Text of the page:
We analyzed hydrogen isotope ratios of high-molecular weight n-alkanes (δDl) and oxygen isotope ratios of α-cellulose (δ18OC) for C3 and C4 grasses grown in the field and in controlled-environment growth chambers. The relatively firm understanding of 18O-enrichment in leaf water and α-cellulose was used to elucidate fractionation patterns of δDl signatures. In the different relative humidity environments of the growth chambers, we observed clear and predictable effects of leaf-water enrichment on δ18OC values. Using a Craig-Gordon model, we demonstrate that leaf water in the growth chamber grasses should have experienced significant D-enriched due to transpiration. Nonetheless, we found no effect of transpirational D-enrichment on the δDl values. In field samples, we saw clear evidence of enrichment (correlating with relative humidity of the field sites) in both δ18OC and δDl. These seemingly contrasting results could be explained if leaf waxes are synthesized in an environment that is isotopically similar to water entering plant roots due to either temporal or spatial isolation from evaporatively enriched leaf waters. For grasses in the controlled environment, there was no enrichment of source water, whereas enrichment of grass source water via evaporation from soils and/or stems was likely for grass samples grown in the field. Based on these results, evaporation from soils and/or stems appears to affect δDl, but transpiration from leaves does not. Further evidence for this conclusion is found in modeling expected net evapotranspirational enrichment. A Craig-Gordon model applied to each of the field sites yields leaf water oxygen isotope ratios that can be used to accurately predict the observed δ18OC values. In contrast, the calculated leaf water hydrogen isotope ratios are more enriched than what is required to predict observed δDl values. These calculations lend support to the conclusion that while δ18OC reflects both soil evaporation and transpiration, δDl appears to only record evaporation from soils and/or stems. Therefore, the δD of n-alkanes can likely be used to reconstruct the δD of water entering a leaf, supporting the soil-enrichment model of Smith and Freeman (2006). In both the field and controlled studies, we found significant photosynthetic pathway effects on n-alkane δD suggesting that biochemical pathways or plant phylogeny have a greater effect on leaf wax δD than leaf-water enrichment in grasses.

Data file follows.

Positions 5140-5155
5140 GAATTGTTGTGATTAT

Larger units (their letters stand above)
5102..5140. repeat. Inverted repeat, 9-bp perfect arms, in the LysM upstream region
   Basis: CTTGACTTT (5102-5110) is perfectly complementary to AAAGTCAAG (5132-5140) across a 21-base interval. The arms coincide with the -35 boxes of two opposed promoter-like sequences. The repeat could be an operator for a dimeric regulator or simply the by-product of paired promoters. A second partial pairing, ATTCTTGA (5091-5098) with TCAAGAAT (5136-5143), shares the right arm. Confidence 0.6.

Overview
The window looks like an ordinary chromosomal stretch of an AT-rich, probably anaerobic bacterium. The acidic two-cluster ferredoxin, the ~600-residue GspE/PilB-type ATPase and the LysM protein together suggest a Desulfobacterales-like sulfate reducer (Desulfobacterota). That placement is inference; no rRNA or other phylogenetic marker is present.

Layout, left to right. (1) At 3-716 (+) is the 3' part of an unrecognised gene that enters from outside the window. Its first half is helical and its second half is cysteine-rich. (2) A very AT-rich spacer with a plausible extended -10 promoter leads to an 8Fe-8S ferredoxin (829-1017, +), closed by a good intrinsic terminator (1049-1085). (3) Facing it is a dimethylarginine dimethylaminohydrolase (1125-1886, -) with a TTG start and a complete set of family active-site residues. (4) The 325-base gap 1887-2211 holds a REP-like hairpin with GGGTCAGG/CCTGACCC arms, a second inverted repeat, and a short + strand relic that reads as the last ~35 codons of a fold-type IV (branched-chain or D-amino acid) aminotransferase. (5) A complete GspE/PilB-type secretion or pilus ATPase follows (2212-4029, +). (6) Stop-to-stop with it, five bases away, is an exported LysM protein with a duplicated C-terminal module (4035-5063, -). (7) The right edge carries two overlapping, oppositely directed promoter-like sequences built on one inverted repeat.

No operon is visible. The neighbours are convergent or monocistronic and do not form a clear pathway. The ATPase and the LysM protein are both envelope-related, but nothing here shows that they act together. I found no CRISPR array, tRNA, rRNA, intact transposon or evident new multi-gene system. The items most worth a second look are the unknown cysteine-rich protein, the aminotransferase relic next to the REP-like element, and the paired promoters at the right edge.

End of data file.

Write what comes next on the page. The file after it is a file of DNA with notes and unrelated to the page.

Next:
All Science Journal Classification (ASJC) codes
- Geochemistry and Petrology